But there is a sort of level deeper in what I would call functional, integrated medicine where doctors who are armed with a new set of tools, not just clinical tools, but actually taking a deeper history, understanding where historical insults came into the body, looking back at the timeline and really taking time with patients. There is, I have seen in the literature now, but initially in clinics around the country and now starting to permeate into the literature, the potential for autoimmune disease, digestive diseases, other chronic illnesses be taken to a point where people are not only no longer symptomatic, but their function on the organs and systems of back. So, I mean, I’ve seen it. I’m here in service of the popularization of it. It’s not easy because you have to really learn a whole different clinical operating system. And I guess my question to you is: If you knew that was possible, what is the right strategy for that community of physicians to take moving forward to prove their outcomes and then to benefit in wherever medicine is going from your perspective?

Dr. Robert Pearl: The big challenge is getting someone to pay people. I just want to be very blunt about what it is. And that’s where primary care has a tremendous opportunity. And I’m sure a lot of the physicians who listen into your show are involved in some variety, and I want to put air quotes around “concierge medicine” because I’m not talking about the $10,000 a year where a doctor has a hundred patients and can call them 24 hours a day, seven days a week. Now, I’m talking about where a physician is able to have a small enough panel to give the type of personalized care that you’re talking about, if I’m really understanding what you’re describing.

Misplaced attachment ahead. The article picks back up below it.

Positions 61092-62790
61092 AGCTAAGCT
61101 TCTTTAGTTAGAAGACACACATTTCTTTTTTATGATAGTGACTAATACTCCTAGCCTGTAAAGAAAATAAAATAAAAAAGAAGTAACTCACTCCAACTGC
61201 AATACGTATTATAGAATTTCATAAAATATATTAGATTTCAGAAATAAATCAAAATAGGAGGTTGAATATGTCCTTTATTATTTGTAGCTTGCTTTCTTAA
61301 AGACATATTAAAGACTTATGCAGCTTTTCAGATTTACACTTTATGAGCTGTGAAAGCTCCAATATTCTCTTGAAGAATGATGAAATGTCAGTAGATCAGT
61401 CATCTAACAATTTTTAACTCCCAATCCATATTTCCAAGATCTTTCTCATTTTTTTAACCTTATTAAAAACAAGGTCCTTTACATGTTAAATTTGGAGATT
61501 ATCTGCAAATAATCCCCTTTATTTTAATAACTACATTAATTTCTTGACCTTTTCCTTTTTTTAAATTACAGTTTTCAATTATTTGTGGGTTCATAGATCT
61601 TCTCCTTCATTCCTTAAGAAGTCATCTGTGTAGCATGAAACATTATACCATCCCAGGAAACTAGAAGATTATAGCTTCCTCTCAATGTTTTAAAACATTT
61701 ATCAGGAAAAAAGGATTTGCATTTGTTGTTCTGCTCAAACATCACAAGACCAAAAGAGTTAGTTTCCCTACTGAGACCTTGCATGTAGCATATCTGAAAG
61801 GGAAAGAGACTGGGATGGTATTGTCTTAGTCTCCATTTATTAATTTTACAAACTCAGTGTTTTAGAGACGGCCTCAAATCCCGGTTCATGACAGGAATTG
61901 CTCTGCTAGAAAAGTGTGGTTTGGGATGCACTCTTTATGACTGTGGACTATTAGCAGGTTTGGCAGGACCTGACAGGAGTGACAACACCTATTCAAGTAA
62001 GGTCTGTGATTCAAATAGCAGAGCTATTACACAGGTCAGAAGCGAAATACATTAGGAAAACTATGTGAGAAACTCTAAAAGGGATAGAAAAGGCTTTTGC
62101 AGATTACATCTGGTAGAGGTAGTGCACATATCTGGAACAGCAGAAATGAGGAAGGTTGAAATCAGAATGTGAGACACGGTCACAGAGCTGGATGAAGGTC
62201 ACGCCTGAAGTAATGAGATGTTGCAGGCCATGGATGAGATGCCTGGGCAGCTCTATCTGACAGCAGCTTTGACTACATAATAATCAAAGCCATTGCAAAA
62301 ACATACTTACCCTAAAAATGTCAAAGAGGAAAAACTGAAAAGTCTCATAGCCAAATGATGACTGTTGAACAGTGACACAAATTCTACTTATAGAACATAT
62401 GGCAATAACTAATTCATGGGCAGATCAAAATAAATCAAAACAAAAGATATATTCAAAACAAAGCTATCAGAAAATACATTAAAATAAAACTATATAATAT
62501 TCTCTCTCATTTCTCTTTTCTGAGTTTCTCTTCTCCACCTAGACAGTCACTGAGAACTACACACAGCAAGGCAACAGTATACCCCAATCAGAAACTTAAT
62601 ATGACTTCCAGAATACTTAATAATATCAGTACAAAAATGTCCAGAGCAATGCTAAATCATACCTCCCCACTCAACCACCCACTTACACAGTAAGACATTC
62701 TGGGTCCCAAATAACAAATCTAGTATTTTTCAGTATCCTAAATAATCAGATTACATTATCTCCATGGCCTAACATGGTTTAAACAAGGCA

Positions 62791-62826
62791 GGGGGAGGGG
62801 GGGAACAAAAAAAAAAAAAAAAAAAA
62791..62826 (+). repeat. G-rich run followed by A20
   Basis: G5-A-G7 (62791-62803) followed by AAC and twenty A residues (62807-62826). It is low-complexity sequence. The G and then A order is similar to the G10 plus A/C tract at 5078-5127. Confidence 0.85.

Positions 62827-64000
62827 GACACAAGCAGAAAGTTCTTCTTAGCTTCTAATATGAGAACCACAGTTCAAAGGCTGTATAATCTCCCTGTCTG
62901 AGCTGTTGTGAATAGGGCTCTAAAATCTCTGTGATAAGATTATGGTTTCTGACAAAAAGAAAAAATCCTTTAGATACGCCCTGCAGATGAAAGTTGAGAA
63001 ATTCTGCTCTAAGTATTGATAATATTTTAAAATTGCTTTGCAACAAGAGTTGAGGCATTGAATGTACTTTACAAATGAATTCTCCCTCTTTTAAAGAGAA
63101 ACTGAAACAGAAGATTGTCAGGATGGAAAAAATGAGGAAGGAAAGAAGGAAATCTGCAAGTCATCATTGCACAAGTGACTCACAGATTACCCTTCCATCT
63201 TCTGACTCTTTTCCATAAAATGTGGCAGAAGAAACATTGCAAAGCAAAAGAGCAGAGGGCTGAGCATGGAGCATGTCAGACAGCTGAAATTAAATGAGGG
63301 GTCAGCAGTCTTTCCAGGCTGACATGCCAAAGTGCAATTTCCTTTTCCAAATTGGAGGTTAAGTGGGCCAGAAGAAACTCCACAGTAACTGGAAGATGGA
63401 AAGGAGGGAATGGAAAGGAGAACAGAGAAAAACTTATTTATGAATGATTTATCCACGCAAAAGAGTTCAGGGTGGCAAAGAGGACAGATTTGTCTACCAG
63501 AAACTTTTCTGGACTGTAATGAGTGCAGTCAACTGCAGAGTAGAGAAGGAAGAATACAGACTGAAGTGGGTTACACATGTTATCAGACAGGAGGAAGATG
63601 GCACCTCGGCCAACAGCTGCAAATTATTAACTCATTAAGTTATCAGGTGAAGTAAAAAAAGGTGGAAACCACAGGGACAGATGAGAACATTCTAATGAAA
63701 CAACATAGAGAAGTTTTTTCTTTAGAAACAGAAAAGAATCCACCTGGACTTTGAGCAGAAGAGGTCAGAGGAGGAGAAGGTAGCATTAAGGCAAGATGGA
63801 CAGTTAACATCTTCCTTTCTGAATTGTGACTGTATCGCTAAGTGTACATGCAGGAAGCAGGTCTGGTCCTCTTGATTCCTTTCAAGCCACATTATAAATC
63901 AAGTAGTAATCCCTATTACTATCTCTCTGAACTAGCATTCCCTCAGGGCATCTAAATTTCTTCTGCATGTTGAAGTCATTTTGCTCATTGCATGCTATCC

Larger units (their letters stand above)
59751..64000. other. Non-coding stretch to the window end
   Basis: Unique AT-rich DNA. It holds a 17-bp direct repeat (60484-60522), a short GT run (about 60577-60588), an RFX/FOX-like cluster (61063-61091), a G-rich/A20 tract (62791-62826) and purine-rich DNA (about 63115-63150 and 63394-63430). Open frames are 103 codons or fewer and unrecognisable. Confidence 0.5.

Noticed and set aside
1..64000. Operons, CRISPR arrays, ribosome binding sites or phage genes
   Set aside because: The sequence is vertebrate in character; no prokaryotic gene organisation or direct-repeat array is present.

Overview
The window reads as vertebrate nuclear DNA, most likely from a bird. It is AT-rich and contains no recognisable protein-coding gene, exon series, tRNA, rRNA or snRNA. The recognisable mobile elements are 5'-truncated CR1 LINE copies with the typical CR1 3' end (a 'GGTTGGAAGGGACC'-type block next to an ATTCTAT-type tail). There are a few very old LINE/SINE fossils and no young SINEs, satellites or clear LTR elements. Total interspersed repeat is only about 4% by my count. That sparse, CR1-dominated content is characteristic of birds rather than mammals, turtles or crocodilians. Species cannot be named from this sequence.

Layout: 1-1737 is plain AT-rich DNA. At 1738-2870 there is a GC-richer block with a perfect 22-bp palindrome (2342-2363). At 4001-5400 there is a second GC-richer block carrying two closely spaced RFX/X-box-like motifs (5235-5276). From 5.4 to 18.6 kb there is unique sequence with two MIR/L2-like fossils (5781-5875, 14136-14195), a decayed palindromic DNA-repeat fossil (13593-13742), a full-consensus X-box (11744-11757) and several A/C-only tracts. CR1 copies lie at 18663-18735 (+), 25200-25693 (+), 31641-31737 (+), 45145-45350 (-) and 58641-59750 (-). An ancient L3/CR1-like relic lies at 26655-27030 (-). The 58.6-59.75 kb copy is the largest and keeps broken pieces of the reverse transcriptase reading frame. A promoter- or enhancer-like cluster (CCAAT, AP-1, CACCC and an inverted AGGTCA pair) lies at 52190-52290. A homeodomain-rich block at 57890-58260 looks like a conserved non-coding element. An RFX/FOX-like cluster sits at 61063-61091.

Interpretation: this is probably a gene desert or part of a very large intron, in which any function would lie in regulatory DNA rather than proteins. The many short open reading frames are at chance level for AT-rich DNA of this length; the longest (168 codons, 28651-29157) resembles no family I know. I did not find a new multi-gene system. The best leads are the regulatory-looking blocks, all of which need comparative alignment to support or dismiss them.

James Maskell: That’s right. Yeah, that is right.

Dr. Robert Pearl: And One Medical has done a very good job at quantifying it. It’s $200 a year, which is affordable for, as you say, the bell-shaped part of the curve can pay $200 a year. That’s one less stop at Starbucks every week. We’re not talking about a massive impact on a family that can’t afford clothes and food and shelter for their well-being. And then you can cut your paddle size in half, and you can start to do the type of investment that you’re talking about. And I believe that not only right now that people will pay it, but I think that ultimately employers will pay it and these retail giants are going to go ahead and pay it. Because what they’re going to see, and people do see it, and Kaiser Permanente, we did this, we had lower paddle sizes, paddle sizes that were, I’d say a third lower than in the community around us, because we recognized the value of primary care. We paid primary care doctors more than it would make in the community for exactly the reasons that you’re saying.

Now, where the lines are within that… Certainly, there’s a lot of data on the relationship of diet and GI problems. And a variety of chronic GI diseases can certainly benefit. And unfortunately, the science has not figured out exactly… Well, some areas we’ve figured out the science, but many areas we know there’s a relationship, we don’t know the exact science. So, it’s experimentation, and you’ve got to be able to help the patient experiment. And again, where I think technology can be supportive of that process. And certainly, we know that an inflammatory problem has to have a source of that problem, and that source can sometimes be just intrinsically in the body, but it certainly can be outside the body as well. And if you can identify that and minimize the impact, you can address it.

So, there’s nothing that you’re saying to me that is different than the way that I think. I recognize that in some areas we have a specific area: gluten. And in other areas, we have not a specific starting factor that’s there, but the opportunity to personalize the care to be able to dive deeper, as you say. A major focus that we had—now this is beyond what you’re talking about—were the ACEs, the problems in childhood, where we know very much that they led to chronic disease, not just in yourself but your kids and your grandkids, in many cases. So, this relationship of the environment and the person, I think that aligns very much with the history of medicine. And we have a lot more learning to do, but I think, as an investment opportunity, it’s a good one.